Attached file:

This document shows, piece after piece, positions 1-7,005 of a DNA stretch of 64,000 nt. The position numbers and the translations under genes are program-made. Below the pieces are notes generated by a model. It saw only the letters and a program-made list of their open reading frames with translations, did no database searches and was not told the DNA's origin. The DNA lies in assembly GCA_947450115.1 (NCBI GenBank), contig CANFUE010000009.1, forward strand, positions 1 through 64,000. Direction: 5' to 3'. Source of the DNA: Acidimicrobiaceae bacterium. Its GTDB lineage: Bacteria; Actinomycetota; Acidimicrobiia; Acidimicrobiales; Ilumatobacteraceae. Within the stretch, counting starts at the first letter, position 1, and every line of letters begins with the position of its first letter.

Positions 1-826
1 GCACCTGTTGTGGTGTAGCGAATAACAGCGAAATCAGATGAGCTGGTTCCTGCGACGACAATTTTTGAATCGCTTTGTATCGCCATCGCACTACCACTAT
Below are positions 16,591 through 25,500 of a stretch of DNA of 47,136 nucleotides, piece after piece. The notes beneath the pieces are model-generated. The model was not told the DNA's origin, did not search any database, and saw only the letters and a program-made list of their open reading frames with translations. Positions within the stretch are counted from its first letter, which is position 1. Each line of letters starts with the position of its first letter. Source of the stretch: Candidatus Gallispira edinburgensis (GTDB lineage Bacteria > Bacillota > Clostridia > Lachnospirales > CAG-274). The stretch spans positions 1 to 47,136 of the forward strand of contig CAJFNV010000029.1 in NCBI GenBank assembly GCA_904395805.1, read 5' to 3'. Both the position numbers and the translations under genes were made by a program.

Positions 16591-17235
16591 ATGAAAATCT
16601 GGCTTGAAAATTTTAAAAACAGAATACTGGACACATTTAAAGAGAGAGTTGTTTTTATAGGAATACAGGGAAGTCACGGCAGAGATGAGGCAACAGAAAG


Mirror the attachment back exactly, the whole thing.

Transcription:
This document shows, piece after piece, positions 1-7,005 of a DNA stretch of 64,000 nt. The position numbers and the translations under genes are program-made. Below the pieces are notes generated by a model. It saw only the letters and a program-made list of their open reading frames with translations, did no database searches and was not told the DNA's origin. The DNA lies in assembly GCA_947450115.1 (NCBI GenBank), contig CANFUE010000009.1, forward strand, positions 1 through 64,000. Direction: 5' to 3'. Source of the DNA: Acidimicrobiaceae bacterium. Its GTDB lineage: Bacteria; Actinomycetota; Acidimicrobiia; Acidimicrobiales; Ilumatobacteraceae. Within the stretch, counting starts at the first letter, position 1, and every line of letters begins with the position of its first letter.

Positions 1-826
1 GCACCTGTTGTGGTGTAGCGAATAACAGCGAAATCAGATGAGCTGGTTCCTGCGACGACAATTTTTGAATCGCTTTGTATCGCCATCGCACTACCACTAT
Below are positions 16,591 through 25,500 of a stretch of DNA of 47,136 nucleotides, piece after piece. The notes beneath the pieces are model-generated. The model was not told the DNA's origin, did not search any database, and saw only the letters and a program-made list of their open reading frames with translations. Positions within the stretch are counted from its first letter, which is position 1. Each line of letters starts with the position of its first letter. Source of the stretch: Candidatus Gallispira edinburgensis (GTDB lineage Bacteria > Bacillota > Clostridia > Lachnospirales > CAG-274). The stretch spans positions 1 to 47,136 of the forward strand of contig CAJFNV010000029.1 in NCBI GenBank assembly GCA_904395805.1, read 5' to 3'. Both the position numbers and the translations under genes were made by a program.

Positions 16591-17235
16591 ATGAAAATCT
16601 GGCTTGAAAATTTTAAAAACAGAATACTGGACACATTTAAAGAGAGAGTTGTTTTTATAGGAATACAGGGAAGTCACGGCAGAGATGAGGCAACAGAAAG